On February 20, the Supreme Court ruled unanimously to limit a key drug war policy that allows state and local law enforcement agencies to seize items or property that they deem connected to crime.
The Court has previously limited the ability of federal law enforcement to do the same.
The justices concluded that the eighth amendment’s prohibition on “excessive fines” also applies to states, under the due process clause of the 14th amendment. In the case at hand, law enforcement had seized a $42,000 Land Rover owned by plaintiff Tyson Timbs. The Supreme Court did not rule on the question of whether the seizure of the vehicle actually amounted to an “excessive” fine, leaving that up to lower courts. But they did say that it was “grossly disproportionate to the gravity of Timbs’s offense,” which included dealing in a controlled substance—heroin—and conspiracy to commit theft.
To be clear, the Court’s ruling does not ban outright civil asset forfeiture, a practice notorious for being abused for the financial benefit of public law enforcement.
“People are still going to lose their property without being convicted of a crime, they’re still going to have their property seized,” Timbs’s lawyer, Wesley P. Hottot of the Institute for Justice, told The New York Times. “The new thing is that they can now say at the end of it all, whether I’m guilty or not, I can argue that it was excessive.”
The Times article references two other cases, one involving a woman who was almost dispossessed from her home because an illicit drug sale occurred on her property, and another where a family in fact lost their house because of a drug purchase made by their teenaged son.
It’s no surprise that so many forfeitures are associated with cases involving drug charges. That’s because the war on drugs invented civil asset forfeiture as we know it today. In an amicus brief filed in the Timbs case, a coalition of organizations including the Drug Policy Alliance, the NAACP, and the Law Enforcement Action Partnership (LEAP)* noted that Congress developed the “federal asset-forfeiture regime” with the Comprehensive Drug Abuse Prevention and Control Act of 1970 in an effort to “cripple drug trafficking organizations and their kingpins.”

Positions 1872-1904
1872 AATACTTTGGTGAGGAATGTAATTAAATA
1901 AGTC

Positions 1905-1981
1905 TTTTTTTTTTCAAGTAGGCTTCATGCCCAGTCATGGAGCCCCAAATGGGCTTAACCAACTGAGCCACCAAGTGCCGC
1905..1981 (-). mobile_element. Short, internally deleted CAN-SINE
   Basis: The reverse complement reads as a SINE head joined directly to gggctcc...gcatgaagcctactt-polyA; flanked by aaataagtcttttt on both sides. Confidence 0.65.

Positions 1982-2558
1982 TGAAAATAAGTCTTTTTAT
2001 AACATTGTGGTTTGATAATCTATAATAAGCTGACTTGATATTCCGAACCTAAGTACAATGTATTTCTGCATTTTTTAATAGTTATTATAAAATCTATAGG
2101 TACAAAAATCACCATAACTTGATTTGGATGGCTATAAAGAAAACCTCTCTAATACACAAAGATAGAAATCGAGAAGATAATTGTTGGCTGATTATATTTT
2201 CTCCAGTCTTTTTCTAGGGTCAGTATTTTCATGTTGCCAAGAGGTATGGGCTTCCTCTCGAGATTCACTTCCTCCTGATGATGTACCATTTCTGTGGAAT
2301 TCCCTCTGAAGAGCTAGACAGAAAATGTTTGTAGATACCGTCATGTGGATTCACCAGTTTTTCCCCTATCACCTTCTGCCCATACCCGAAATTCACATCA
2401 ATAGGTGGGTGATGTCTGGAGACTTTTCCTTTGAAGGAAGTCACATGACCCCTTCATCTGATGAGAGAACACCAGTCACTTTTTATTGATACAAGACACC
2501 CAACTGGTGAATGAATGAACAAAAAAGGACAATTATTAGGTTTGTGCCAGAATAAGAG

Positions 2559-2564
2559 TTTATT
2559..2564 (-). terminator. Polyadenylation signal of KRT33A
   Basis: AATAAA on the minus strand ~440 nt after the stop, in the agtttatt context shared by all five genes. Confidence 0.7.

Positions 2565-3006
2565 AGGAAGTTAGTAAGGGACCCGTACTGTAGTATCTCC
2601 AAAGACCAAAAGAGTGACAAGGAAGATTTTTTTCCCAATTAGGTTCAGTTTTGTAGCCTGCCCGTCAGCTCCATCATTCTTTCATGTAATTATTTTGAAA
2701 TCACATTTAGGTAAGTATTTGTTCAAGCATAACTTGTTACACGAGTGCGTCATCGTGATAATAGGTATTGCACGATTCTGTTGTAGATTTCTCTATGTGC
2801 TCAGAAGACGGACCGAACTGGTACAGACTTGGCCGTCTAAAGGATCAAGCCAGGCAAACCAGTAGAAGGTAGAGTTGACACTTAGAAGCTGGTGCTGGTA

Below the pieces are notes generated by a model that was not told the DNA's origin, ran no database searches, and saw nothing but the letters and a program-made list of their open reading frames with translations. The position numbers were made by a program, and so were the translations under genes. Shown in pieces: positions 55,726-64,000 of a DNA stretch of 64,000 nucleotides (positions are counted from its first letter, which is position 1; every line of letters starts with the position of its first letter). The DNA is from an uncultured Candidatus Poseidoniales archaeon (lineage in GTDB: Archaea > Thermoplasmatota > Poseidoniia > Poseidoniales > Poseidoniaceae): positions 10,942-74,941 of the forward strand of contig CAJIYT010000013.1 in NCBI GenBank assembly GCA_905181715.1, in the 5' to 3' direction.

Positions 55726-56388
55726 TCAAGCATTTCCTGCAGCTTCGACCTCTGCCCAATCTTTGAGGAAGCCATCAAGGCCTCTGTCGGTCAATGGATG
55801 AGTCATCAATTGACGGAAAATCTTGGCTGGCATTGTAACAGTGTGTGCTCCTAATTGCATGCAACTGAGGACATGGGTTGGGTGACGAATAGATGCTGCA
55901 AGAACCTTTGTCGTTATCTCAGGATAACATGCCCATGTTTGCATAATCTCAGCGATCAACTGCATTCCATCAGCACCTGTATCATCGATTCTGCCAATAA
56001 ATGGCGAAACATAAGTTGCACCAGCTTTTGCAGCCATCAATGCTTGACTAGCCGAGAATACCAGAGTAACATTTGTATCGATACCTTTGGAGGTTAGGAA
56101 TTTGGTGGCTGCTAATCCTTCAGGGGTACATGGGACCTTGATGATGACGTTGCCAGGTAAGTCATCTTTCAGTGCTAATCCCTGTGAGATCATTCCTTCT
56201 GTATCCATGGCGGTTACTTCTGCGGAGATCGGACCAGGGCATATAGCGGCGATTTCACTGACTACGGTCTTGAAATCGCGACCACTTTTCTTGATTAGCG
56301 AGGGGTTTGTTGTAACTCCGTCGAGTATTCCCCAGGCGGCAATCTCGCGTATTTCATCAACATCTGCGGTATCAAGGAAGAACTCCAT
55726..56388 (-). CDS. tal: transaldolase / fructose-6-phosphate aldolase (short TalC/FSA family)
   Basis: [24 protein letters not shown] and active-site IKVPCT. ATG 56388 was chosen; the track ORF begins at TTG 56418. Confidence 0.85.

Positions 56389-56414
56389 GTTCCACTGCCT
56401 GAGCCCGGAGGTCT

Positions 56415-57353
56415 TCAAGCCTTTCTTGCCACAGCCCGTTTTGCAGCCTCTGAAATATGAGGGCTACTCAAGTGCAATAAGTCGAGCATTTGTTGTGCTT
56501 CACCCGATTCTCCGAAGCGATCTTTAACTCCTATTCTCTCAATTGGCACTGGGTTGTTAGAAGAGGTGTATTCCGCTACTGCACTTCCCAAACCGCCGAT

The Drug Enforcement Administration (DEA) claims it operates its current civil asset forfeiture program “to disrupt the financial dealings and dismantle the financial infrastructure of illegal drug traffickers.” Seized items often include firearms, computers, and vehicles. But it is unclear how some items seized are implicated in the “financial infrastructure of illegal drug traffickers.”
For example, the DEA and collaborating agencies seized huge sums of high-priced jewelry, totaling over $560,000 in the fourth quarter of 2018. Other items included “assorted televisions” and designer shoes.
But luxury items aren’t the typical seizure. Rather, the usual assets are mostly those of lower-value. That’s because low-income people and those indirectly involved in drug trafficking—rather than “kingpins”—are the ones swept into the DEA’s asset forfeiture program. And in around 80 percent of cases, the owner is not even charged with a crime.
“These days,” explains the amicus brief, “states do not seize the assets of drug kingpins (if they ever did), but of ordinary Americans, often with little or no connection to criminal activity. And, because the proceeds of a forfeiture proceeding often go to the enforcement agency itself, state agencies employ these proceedings as a mechanism for funding their operations—with assets seized predominantly from the poor and people of color.”
Additionally, DEA’s civil asset forfeiture program exploits the particular circumstances of the drug trade to maximize the value of assets seized. According to a Drug Policy Alliance report, California police were incentivized to carry out “cash grabs,” or in other words, to wait for the completion of a drug transaction to intervene. That way, the agency accrues cash, instead of drugs—which they’re required to destroy.
While some of the media reports on the Supreme Court’s decision may have over-hyped its significance, it is nevertheless an important step for the Court to recognize, as Justice Ginsberg wrote in the Court’s opinion, that “[p]rotection against excessive punitive economic sanctions […] is, to repeat, both ‘fundamental to our scheme of ordered liberty’ and ‘deeply rooted in this Nation’s history and tradition.'”
* LEAP is the fiscal sponsor of The Influence Foundation, the nonprofit organization that operates Filter.
Image: US Capitol via Flickr